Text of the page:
An increase in the number of older adults is expected to result in growing demand for the social services they use, including home-delivered meals and community center activities. Because social and human service assistants often arrange and provide these services, more of these workers will be needed to meet the increased demand. 

What Can I Do With My Degree?

When you have achieved a degree for this field, you have the opportunity to work with many people. For example, you can work with children and families to ensure that children have a safe home to live in. You could also help parents access the resources needed for their children. 

For the elderly, workers will help their clients remain in their homes and live under their own care for as long as possible. They will work to coordinate meal deliveries and to find personal care aides to help a client’s daily needs, such as getting from place to place and bathing. In some situations, human service assistants will help their clients search for a residential care facility. 

You may also work with people who have disabilities or those who suffer from an addiction, as well as veterans, immigrants, people with mental illnesses, former prison inmates and more. 

Additional Training/Requirements

As a human service worker, you can hold a degree in several fields. Virtually everyone working in this field will have a bachelor’s degree that is related to human services, such as sociology, substance abuse counseling, social work, or psychology. Human service workers may also train for their career in several different environments. There are some who begin working in residential care facilities or hospitals as interns or assistants to gain the experience needed to work with mentally ill or elderly individuals.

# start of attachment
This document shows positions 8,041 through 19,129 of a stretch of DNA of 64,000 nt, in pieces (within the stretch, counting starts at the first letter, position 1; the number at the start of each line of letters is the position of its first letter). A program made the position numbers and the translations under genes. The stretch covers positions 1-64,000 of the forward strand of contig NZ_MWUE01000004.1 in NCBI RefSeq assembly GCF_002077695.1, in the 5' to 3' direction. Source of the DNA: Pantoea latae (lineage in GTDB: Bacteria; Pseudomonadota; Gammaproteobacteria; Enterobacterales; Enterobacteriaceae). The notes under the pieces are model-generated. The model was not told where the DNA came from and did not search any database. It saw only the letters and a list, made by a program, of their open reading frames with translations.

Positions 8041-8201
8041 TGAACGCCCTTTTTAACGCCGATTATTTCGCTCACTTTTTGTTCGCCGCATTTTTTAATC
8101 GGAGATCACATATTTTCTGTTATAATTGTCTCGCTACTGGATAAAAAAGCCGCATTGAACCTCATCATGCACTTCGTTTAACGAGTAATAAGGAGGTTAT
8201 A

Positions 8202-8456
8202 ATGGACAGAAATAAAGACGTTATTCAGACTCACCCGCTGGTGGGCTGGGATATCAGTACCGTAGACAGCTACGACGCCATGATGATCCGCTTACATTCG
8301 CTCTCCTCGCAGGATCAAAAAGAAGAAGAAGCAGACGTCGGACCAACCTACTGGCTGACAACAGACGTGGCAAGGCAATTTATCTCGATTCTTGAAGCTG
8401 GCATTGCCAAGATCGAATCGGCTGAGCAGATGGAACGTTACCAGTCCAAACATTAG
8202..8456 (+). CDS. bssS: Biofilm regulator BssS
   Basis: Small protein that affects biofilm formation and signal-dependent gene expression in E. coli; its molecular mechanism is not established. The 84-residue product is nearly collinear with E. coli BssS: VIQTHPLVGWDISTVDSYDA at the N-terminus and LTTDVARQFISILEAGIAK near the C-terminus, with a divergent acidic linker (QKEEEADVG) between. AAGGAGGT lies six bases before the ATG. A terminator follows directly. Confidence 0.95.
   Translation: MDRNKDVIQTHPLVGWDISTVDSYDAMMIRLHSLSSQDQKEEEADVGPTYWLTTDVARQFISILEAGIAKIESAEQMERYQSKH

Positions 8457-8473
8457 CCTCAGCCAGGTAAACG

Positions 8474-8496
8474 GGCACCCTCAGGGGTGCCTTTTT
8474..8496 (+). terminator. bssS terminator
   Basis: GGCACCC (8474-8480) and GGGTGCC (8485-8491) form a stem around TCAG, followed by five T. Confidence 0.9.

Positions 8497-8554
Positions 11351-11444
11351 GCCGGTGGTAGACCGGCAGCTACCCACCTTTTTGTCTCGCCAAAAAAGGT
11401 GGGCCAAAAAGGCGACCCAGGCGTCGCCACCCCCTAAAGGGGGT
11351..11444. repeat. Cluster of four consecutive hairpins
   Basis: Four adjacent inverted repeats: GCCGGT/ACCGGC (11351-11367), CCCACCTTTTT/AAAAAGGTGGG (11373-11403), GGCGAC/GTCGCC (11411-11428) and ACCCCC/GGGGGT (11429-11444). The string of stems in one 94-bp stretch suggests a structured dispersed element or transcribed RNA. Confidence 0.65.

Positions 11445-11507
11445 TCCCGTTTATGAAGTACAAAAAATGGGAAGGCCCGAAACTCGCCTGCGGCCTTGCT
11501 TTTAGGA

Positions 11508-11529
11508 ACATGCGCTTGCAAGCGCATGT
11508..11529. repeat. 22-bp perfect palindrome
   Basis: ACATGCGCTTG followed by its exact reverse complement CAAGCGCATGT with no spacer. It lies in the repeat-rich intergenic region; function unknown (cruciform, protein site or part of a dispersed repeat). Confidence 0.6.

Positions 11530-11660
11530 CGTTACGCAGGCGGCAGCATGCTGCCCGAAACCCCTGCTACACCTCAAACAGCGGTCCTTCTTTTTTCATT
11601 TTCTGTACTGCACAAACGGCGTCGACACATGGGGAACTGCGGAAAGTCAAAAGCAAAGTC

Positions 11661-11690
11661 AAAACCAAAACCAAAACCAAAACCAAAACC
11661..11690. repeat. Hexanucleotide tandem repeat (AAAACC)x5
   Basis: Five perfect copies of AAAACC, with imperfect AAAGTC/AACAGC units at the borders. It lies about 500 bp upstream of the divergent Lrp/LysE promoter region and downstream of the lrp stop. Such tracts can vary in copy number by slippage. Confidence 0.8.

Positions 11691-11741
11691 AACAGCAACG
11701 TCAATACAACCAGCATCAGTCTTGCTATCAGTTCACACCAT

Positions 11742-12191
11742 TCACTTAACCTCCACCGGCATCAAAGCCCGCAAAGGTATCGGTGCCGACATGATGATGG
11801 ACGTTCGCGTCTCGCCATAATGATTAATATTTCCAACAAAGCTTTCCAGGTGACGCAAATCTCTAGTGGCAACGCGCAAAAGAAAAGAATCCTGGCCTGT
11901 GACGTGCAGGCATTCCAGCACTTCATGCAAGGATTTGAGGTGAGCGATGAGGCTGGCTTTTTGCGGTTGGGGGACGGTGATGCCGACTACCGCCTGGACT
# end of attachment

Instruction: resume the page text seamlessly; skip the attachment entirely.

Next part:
You will likely need to figure out what type of work you want to specialize in and then concentrate your educational studies on that field. If you want to work with recovering alcoholics or with drug abuse patients in rehab centers, you need to take courses that deal with substance abuse patients. 

Based on the level of services that are provided to a patient, a human service worker may need to further their education. For example, if you wish to distribute medication to your patients or work as a psychiatrist, you must have the proper license to do so. This is a field that is extremely broad, which means that specific careers may require different certifications or licenses to qualify. 

If you are interested in pursuing this career, you will find that Bryant & Stratton can help you get the education and training that you need. You can reach out to the counselors at this academic institution to learn more about their BS in Human & Social Services program and how to begin following this career path. 

While these projections can help career-minded people evaluate potential employment fields, it is important to note that job market data from the US Bureau of Labor Statistics Occupational Handbook is only intended to provide insight on occupational opportunities. It should not be construed as a guarantee of salary or job title. Neither BLS nor Bryant & Stratton College can guarantee employment in any field.